In President Obama’s own words, too many American workplaces resemble scenes from Mad Men. Many employers’ attitudes toward family-friendly reforms seem to stem from the same unenlightened era—that is, at least, until they see the bottom-line results that these reforms can inspire. For a nation that claims to value family, the United States has an abysmal record on family-friendly workplace policies. Without access to maternity and paternity leave, affordable childcare and paid sick leave, working parents have almost no flexibility to balance the needs of their families with the requirements of their jobs. In short, when it comes to family-friendly labor policies, America is, indeed, exceptional—exceptionally backward.
Take paid sick days. As I’ve written previously, more than 40 million Americans, mostly low-income workers, lack access to paid sick leave. No matter how ill they are, they must clock in—and they could lose their jobs if they stay home to care for a sick child or aging parent. Meanwhile, childcare remains prohibitively expensive, and the United States has yet to enact universal pre-K, all of which leave even middle-class working parents with few affordable options for their little ones.
Paid sick days are overwhelmingly popular across ideological lines. Ninety-six percent of Democrats, 87 percent of independents and 73 percent of Republicans support the policy. Moreover, this popularity is supported by the data. Five years after the 2004 implementation of California’s Paid Family Leave program, for example, employers reported a neutral or positive affect on employee productivity, profitability and turnover. New Jersey’s program saved businesses money by improving employee retention, decreasing turnover and boosting productivity. Also, it’s simply common sense. The chief lobbyist against the paid sick leave bill in San Francisco told Businessweek that, among various workplace reforms, paid sick leave offers “the best public policy for the least cost. Do you want your server coughing over your food?”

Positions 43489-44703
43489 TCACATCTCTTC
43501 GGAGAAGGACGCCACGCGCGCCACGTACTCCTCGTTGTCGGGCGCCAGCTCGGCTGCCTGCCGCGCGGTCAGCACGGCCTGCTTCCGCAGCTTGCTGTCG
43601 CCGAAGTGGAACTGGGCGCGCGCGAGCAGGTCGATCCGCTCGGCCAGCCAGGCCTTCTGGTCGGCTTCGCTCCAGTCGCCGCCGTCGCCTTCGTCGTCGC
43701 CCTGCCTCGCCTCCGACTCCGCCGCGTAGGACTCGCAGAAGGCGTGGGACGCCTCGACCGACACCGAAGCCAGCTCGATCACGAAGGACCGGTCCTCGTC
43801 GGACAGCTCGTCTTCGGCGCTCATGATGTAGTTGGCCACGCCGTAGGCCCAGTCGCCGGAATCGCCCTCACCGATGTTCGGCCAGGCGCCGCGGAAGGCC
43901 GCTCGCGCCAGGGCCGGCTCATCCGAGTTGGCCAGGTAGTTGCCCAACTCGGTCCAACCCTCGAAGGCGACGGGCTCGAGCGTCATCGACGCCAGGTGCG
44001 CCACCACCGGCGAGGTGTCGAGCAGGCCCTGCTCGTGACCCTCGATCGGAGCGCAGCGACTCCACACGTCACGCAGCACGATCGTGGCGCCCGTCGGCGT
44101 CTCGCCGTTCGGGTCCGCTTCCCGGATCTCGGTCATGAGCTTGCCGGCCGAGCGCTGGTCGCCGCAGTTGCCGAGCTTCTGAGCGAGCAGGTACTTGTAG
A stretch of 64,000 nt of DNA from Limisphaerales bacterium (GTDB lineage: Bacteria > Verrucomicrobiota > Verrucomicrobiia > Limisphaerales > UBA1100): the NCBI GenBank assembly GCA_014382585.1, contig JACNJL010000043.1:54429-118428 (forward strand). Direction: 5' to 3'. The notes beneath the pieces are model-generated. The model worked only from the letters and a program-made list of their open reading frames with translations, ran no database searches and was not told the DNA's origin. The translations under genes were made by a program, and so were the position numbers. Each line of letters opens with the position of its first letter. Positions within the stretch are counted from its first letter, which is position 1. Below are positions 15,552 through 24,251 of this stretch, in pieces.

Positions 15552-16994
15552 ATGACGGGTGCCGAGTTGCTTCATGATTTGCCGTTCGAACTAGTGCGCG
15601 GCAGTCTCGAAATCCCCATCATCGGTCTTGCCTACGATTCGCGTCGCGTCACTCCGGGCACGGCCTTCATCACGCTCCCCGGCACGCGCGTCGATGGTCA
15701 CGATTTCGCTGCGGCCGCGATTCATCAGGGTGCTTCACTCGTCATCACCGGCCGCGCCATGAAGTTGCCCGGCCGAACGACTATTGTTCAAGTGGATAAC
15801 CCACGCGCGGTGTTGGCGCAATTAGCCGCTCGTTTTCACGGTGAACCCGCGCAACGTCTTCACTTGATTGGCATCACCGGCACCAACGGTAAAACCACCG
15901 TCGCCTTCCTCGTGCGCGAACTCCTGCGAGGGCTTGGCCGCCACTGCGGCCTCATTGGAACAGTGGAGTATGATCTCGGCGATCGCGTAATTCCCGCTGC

Then there’s maternity and paternity leave. Today, around 2 million men stay at home to raise their children. Beyond that, even the masses of men who aren’t primary caregivers are increasingly involved in the details of childrearing. But while men are more hands-on than ever before, they are nevertheless experiencing more conflict between their work and family roles than they did thirty years ago.
Under the Family and Medical Leave Act of 1993, many, but not all, employees are allowed to take up to twelve weeks of unpaid leave for things like illness and the birth of a child, without the risk of losing their jobs. However, up to 40 percent of workers do not meet the law’s strict eligibility requirements. The United States is the only Western country that does not mandate paid maternity leave—and just 14 percent of employers offer paid leave for new fathers. Moreover, while new mothers physically have no choice but to take at least some time off—even at the risk of losing pay or even their jobs—one study found that 86 percent of working fathers would not use paternity leave unless they were paid at least 70 percent of their salaries. The same study revealed that fathers generally take a meager two weeks off from work after the birth of a new child.